Bond films have always reminded me of carefully choreographed dance performances. If you don’t die because you are in it, you die because you are privy to such unfathomable creative violence. This time Bond begins when he is at peace with his ladylove Madeline(a strangely detached Léa Seydoux) in an idyllic Italian hamlet, where we know from experience silence is only a precursor to prolonged mayhem. The first action sequence doesn’t disappoint. It is heart-in-the-mouth fun. And that’s the mood Bond chooses for most of the rest of the 2 hours 40 minutes of pulsating plot ingredients. While the testosterone level remains high from first to last it is as lucid as the living daylights that James is no longer the same. I’d say he seems fatigued. But I can’t because he’s played by the timeless Daniel Craig. Even if the very talented director Cary Joji Fukunaga he is bound to bring Bond back) must have instructed Craig to “act tired” there is certain agility underlining the exhaustion that makes Bond, this time, more human and yet more heroic than ever before. I can’t say I held my breath through all the action pieces. Some of the majestic mayhem was a mock-tale: they mocked the very existence of the Bond franchise. And yet while Craig’s 007 fades there is a rush of renewability as a new young eager recruit, who is black and female, is ready to take over as 007.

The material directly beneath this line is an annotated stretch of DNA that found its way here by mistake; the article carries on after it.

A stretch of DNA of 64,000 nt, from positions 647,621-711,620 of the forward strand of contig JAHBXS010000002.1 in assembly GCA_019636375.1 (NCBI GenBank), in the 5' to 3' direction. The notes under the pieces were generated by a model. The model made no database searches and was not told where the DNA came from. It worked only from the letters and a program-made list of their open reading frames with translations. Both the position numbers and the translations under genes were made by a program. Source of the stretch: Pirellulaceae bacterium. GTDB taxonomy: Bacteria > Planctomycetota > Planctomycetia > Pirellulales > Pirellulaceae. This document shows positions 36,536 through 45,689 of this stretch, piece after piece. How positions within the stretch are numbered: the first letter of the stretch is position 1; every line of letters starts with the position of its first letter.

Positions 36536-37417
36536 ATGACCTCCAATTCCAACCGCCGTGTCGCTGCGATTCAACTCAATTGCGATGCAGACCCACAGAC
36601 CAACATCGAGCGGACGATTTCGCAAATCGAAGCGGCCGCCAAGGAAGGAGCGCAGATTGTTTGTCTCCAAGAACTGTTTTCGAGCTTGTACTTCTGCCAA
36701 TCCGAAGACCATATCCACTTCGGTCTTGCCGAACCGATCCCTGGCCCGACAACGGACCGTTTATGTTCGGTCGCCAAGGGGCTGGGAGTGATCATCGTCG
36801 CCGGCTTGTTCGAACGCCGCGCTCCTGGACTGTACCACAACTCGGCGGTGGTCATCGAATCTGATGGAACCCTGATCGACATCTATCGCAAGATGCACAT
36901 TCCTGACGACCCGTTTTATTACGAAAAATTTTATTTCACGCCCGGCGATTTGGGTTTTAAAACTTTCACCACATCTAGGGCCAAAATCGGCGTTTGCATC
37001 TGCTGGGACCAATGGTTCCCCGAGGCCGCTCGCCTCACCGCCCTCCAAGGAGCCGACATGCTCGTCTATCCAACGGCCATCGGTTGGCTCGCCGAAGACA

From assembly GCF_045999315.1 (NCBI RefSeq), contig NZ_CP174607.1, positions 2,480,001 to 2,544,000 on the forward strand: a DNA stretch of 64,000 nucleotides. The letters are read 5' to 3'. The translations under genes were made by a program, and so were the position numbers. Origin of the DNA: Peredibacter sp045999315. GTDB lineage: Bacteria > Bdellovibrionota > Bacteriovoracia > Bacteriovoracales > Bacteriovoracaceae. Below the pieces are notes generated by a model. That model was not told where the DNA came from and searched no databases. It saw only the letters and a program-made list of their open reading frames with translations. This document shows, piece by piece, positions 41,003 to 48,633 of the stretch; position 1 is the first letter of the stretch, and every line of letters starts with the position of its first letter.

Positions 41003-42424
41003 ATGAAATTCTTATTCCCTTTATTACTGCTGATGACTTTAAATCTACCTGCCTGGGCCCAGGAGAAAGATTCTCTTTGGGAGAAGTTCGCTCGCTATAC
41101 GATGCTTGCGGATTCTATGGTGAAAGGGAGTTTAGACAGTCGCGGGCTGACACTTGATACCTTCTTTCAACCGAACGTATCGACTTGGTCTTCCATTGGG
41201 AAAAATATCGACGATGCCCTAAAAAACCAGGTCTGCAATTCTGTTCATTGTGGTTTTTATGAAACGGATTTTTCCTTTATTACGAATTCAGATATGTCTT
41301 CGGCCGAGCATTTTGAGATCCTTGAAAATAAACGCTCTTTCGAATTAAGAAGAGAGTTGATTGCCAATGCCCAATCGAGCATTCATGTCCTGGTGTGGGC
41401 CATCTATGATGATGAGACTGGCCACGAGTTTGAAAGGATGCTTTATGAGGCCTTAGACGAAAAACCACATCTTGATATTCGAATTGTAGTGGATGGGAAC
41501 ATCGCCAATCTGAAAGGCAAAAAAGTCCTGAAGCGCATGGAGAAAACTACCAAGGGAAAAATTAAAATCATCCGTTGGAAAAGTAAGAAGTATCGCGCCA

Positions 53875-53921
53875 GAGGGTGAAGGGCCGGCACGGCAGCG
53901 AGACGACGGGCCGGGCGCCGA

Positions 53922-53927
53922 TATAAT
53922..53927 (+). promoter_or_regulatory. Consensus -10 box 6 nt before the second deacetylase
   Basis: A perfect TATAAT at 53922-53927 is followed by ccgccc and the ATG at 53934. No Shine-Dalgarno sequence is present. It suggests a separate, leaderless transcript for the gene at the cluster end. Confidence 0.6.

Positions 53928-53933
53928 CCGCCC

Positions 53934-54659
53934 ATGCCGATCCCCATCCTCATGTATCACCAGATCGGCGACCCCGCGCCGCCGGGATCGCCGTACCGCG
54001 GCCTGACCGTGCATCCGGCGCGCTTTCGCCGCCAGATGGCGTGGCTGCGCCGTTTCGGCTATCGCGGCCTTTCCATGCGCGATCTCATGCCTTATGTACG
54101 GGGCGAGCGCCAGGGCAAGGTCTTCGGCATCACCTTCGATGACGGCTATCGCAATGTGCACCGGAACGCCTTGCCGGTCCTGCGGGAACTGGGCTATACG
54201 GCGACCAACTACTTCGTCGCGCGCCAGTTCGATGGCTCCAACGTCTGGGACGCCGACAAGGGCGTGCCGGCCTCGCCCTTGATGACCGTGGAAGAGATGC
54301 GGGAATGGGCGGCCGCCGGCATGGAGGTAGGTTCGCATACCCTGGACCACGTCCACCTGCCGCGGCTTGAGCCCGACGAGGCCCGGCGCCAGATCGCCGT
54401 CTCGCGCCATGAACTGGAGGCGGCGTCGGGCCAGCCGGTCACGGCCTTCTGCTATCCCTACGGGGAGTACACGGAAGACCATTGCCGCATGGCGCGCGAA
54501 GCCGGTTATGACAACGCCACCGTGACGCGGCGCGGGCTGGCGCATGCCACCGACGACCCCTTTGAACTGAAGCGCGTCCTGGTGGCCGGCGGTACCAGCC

All this leaves No Time To Die with almost no time to give Daniel Craig’s 007 a suitable send-off. Just in the nick of time, the director negotiates through the winding car chases, to slow down the wheels of fortune and bring about the most moving finale we have seen in a Bond film. I was deeply sorrowed by Daniel Craig’s departure. The bond will never be the same again. But isn’t that what life and art are about it? And not even James Bond is exempt from the exigencies of existence. No Time To Die is a great watch. But not a great film. It stumbles at some crucial plot points. There is one particularly odd juncture where a 3-year old girl(who means the world to Bond) is kidnapped by the arch-villain who simply lets her run off when he runs out of ways to keep her with him. Ah, the arch-villain! So much was said about the over-rated Egyptian actor Rami Malek. He comes in late and brings nothing to the table. Malek’s villainy is a huge letdown. But No Time To Die survives Malek. It is the end of 007 as we know him. For many of us, it is the end of an era.RIP, James. We drink to your unvanquished heroism.
Subhash K Jha is a Patna-based film critic who has been writing about Bollywood for long enough to know the industry inside out. He tweets at @SubhashK_Jha.